The Sword of the Spirit
God’s Word is eternal (see Psalm 119:89), a lamp to our feet and a light to our path (see verse 105). The Word of God is the only offensive weapon in the armor of God. It is the “sword of the Spirit” (Ephesians 6:17). Paul uses rhema instead of logos for “word,” because the Greek word rhema carries the idea of proclamation. Our defense against the direct attacks from the evil one is to speak aloud God’s truth. In addition to thinking and believing God’s Word, we need to speak it because Satan is not omniscient and he doesn’t perfectly know what we are thinking. By observing us, he can know reasonably well what we are thinking, just as any student of human behavior can.
If you are paying attention to a deceiving spirit (see 1 Timothy 4:1), he is putting thoughts into your mind and will know by how you behave whether you buy his lies. It isn’t hard for Satan to know what you are thinking if he has given you the thought. You are ascribing too much power to Satan if you think he can perfectly read your mind and know the future. Occult practitioners claim to be able to read minds (or influence them) or predict the future. However, Satan doesn’t know perfectly either. We should never ascribe the divine attributes of God to Satan.
It is not uncommon for people to come under a spiritual attack at night (see Job 4:12-16). The usual experience is an intense feeling of fear and the inability to speak or move. It may feel like a pressure on our chest or something grabbing our throat. We can easily resolve such spiritual attacks by submitting to God first, and then resisting the devil (see James 4:7). We can always silently and inwardly call on the name of the Lord, because God knows the thoughts and attitudes of our hearts (see Hebrews 4:12). As soon as we acknowledge God, He will enable us to resist the devil. All we have to say is, “Jesus” and the evil spirit will flee, but we have to verbally express it. Trying to respond physically wouldn’t work, because we don’t wage war as the world does (see 2 Corinthians 10:3-4). Spiritual battles have to be won spiritually.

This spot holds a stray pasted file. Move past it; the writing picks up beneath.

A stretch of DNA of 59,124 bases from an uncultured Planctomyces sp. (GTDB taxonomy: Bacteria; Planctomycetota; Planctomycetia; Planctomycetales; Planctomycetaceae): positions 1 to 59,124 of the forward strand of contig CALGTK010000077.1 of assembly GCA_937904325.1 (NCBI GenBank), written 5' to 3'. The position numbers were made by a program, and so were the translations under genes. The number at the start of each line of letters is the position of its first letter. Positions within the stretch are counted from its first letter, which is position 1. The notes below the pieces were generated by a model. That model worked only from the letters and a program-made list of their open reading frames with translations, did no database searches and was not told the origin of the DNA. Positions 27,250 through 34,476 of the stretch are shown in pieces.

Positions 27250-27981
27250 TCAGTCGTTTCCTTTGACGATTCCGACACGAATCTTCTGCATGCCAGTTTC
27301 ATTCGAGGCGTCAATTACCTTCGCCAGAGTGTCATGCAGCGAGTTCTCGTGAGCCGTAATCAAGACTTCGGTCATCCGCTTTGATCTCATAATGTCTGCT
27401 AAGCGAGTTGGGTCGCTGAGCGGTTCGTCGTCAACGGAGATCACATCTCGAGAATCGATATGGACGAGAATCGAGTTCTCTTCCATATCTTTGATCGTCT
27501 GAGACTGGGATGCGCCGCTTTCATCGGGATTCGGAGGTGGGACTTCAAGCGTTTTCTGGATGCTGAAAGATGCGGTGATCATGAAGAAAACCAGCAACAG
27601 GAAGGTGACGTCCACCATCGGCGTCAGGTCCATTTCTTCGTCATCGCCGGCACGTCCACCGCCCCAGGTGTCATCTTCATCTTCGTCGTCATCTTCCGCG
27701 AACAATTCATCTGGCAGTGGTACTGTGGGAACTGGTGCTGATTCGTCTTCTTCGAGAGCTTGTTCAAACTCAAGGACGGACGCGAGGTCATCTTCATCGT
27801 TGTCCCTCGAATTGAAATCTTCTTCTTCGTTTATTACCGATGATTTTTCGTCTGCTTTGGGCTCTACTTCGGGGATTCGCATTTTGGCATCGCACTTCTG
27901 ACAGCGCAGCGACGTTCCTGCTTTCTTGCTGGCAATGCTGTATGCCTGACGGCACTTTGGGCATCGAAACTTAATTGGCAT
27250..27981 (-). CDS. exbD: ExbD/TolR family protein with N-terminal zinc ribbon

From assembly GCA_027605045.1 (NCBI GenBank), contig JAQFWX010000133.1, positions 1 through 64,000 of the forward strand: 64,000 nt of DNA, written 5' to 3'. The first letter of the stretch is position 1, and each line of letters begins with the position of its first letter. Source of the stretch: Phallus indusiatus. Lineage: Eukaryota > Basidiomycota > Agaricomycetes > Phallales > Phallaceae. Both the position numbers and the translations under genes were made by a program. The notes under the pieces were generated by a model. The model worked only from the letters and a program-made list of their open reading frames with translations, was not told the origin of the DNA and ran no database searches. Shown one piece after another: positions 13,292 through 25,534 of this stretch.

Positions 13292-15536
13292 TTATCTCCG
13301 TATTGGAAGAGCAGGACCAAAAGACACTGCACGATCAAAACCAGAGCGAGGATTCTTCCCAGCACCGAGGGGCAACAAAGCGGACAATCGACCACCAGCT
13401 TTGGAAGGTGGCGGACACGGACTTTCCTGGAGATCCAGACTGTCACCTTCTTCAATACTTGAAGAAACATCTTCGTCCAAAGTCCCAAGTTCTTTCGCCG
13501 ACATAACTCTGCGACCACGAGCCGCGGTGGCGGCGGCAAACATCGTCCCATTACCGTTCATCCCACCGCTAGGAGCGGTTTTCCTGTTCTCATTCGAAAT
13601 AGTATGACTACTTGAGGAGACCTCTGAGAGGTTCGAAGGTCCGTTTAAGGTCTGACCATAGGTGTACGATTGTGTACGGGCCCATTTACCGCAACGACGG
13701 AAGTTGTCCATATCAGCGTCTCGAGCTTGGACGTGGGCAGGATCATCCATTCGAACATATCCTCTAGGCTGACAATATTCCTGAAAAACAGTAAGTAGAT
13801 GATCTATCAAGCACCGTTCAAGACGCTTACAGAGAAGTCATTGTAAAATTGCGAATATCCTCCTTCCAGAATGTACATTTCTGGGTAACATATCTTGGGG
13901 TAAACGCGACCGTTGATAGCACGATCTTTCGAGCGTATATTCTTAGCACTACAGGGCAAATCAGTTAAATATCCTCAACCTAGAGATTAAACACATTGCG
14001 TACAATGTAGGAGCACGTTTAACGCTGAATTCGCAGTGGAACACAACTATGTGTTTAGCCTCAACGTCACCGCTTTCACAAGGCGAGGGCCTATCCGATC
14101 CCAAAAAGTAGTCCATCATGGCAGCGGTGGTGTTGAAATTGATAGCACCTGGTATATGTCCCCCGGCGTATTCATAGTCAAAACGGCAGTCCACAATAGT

“If you declare with your mouth, ‘Jesus is Lord,’ and believe in your heart that God raised him from the dead, you will be saved. For it is with your heart that you believe and are justified, and it is with your mouth that you profess your faith and are saved” (Romans 10:9-10). You know your own thoughts and God also knows them, so why does verbal confession result in salvation? Paul is saying that saving faith is not complete until the will is exercised, but he is also implying the need for the god of this world to hear our commitment.
Jesus fasted for 40 days, and then the Holy Spirit led Him into the wilderness to be tempted. He was on the verge of starvation, alone and isolated. Nobody could be more vulnerable. He answered the tempter by speaking God’s Word (see Matthew 4:1-11). Christians face their greatest temptations when they are alone, but they also won’t be embarrassed by verbally rebuking the devil in the name of Jesus.
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